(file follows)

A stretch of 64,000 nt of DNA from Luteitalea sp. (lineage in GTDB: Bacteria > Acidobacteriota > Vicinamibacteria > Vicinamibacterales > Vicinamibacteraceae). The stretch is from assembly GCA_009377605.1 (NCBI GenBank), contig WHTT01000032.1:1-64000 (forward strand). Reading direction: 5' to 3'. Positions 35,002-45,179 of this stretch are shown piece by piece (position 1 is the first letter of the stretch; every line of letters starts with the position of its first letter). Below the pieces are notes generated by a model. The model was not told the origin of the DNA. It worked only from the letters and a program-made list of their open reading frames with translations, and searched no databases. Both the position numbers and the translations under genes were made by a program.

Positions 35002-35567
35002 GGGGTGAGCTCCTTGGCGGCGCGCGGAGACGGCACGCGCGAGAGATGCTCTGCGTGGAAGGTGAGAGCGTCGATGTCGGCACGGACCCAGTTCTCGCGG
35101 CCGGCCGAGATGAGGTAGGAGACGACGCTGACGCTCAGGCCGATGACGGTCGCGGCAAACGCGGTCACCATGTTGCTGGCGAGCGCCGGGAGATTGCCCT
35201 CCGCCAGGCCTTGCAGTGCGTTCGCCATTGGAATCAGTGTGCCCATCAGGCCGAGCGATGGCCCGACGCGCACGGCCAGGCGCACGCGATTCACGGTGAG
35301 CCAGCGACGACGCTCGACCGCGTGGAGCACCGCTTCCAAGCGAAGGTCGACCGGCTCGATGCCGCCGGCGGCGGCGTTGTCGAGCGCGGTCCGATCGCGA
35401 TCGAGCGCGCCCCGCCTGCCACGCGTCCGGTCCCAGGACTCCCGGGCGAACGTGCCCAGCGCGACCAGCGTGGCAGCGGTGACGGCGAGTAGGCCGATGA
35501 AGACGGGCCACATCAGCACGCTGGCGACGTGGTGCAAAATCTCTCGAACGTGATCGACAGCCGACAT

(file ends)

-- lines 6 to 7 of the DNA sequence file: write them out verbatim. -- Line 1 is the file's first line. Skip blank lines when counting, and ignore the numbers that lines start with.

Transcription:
35301 CCAGCGACGACGCTCGACCGCGTGGAGCACCGCTTCCAAGCGAAGGTCGACCGGCTCGATGCCGCCGGCGGCGGCGTTGTCGAGCGCGGTCCGATCGCGA
35401 TCGAGCGCGCCCCGCCTGCCACGCGTCCGGTCCCAGGACTCCCGGGCGAACGTGCCCAGCGCGACCAGCGTGGCAGCGGTGACGGCGAGTAGGCCGATGA